Applying lean manufacturing practices minimizes waste, increases efficiency without sacrificing product quality, and saves a lot of time. DataOps uses statistical process control (SPC) to monitor and control data analytics pipelines. With SPC, it continuously monitors the data passing through the operating system and verifies its functionality. Automatic alerts can notify the data analyst team when anomalies occur.
DevOps focuses on the continuous delivery of software using on-demand computing resources and automating code integration, testing, and deployment. This integration of software development and IT operations reduces time to market while minimizing errors and troubleshooting. By following DevOps principles, data teams can collaborate more effectively, perform analytics quickly, and deploy models faster.
DataOps in action
Streamlined DataOps processes include toolchain and workflow automation, where data enters the system from source, changes over time, and flows downstream for transformations, models, visualizations and reports fed into the system. It can be thought of as a production environment that directly leverages existing workflows, tests, and logic to extract value and keep data quality under control. This ensures that the code or toolset remains constant and the data continues to change and update downstream, keeping all information live and active.
Another concurrent activity is to generate new code, tests, models and functions for existing code/tools that manipulate data. This speeds up analysis and improves pipeline feedback mechanisms that can be well managed using fixed datasets and containerized environments with parameter and version control so that developers, testers and others stakeholders can speed up production changes.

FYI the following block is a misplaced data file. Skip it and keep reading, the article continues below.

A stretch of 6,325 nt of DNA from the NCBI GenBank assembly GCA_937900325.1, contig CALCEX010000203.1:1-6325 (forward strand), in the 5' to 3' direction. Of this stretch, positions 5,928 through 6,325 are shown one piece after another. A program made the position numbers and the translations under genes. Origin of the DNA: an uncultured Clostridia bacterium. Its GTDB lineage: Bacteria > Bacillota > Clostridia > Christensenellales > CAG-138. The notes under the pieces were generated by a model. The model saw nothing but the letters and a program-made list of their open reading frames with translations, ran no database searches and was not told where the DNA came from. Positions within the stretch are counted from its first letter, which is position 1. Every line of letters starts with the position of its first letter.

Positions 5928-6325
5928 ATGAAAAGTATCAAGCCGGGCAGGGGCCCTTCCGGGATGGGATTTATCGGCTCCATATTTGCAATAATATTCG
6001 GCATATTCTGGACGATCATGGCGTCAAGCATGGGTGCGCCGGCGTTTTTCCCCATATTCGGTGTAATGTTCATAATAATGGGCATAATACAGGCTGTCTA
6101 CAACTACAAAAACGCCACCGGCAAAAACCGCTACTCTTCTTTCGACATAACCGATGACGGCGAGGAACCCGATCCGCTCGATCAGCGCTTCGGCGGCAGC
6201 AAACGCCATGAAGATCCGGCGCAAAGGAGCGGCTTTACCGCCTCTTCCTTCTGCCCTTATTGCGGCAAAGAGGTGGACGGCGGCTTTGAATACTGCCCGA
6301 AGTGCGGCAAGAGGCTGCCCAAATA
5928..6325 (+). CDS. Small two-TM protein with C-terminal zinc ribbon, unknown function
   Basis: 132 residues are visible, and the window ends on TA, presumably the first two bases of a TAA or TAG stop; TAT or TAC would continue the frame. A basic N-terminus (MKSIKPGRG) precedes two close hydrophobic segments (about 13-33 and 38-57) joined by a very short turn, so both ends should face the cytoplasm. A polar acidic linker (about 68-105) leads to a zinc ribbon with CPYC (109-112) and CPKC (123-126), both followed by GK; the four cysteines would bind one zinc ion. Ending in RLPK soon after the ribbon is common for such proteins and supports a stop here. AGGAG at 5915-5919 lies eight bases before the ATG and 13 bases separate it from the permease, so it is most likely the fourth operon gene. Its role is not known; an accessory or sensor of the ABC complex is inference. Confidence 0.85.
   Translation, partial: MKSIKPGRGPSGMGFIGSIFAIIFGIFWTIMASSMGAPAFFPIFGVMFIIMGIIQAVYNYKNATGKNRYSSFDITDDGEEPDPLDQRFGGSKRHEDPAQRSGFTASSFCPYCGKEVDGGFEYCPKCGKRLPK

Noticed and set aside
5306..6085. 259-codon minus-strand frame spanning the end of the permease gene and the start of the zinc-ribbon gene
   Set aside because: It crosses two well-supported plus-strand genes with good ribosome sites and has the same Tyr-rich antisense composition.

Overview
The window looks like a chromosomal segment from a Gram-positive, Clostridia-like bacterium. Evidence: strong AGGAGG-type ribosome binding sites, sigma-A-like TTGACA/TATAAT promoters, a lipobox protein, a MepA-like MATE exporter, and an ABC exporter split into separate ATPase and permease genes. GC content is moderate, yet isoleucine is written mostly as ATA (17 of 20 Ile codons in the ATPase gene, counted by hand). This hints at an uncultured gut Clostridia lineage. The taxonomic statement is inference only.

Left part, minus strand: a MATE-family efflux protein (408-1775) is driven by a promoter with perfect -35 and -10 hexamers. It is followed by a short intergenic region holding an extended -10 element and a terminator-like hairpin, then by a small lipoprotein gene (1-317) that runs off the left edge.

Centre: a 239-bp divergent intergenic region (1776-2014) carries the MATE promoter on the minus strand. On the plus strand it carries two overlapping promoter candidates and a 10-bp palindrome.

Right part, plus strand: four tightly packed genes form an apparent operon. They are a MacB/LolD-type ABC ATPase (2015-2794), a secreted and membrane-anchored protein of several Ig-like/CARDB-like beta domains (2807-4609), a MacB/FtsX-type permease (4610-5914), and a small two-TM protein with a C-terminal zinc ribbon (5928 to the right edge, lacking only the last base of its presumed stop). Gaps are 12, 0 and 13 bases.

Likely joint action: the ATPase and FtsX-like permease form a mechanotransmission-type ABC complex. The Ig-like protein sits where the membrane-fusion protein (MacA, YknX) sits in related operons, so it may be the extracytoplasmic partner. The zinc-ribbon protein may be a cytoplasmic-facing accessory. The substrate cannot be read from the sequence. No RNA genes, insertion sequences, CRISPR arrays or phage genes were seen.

Difference Between DataOps and DevOps
|Its goal is to improve product quality by better aligning data and data teams with business goals.||It aims to encourage collaboration between teams to shorten the application development cycle and improve its quality.|
|The challenges involved are that the goals may differ between data teams and corporate employees.||In DevOps, resistance to change within the organization can hinder adoption. Additionally, different toolkits may be required by development and operations teams.|
|Target teams include a data analytics team comprised of data engineers, data scientists, developers, and line-of-business employees.||Here, the target team includes members of software development and IT operations.|
- https://www.wipro.com/analytics/the-importance-of-dataops-why-it-matters-and-how-to-get-started/#:~:text=DataOps%20helps%20overcome%20the% 20 obstacles, Lean%20Manufacturing%2C%20Agile%20and%20DevOps.
I am a civil engineering graduate (2022) from Jamia Millia Islamia, New Delhi and have a keen interest in data science especially neural networks and their application in various fields.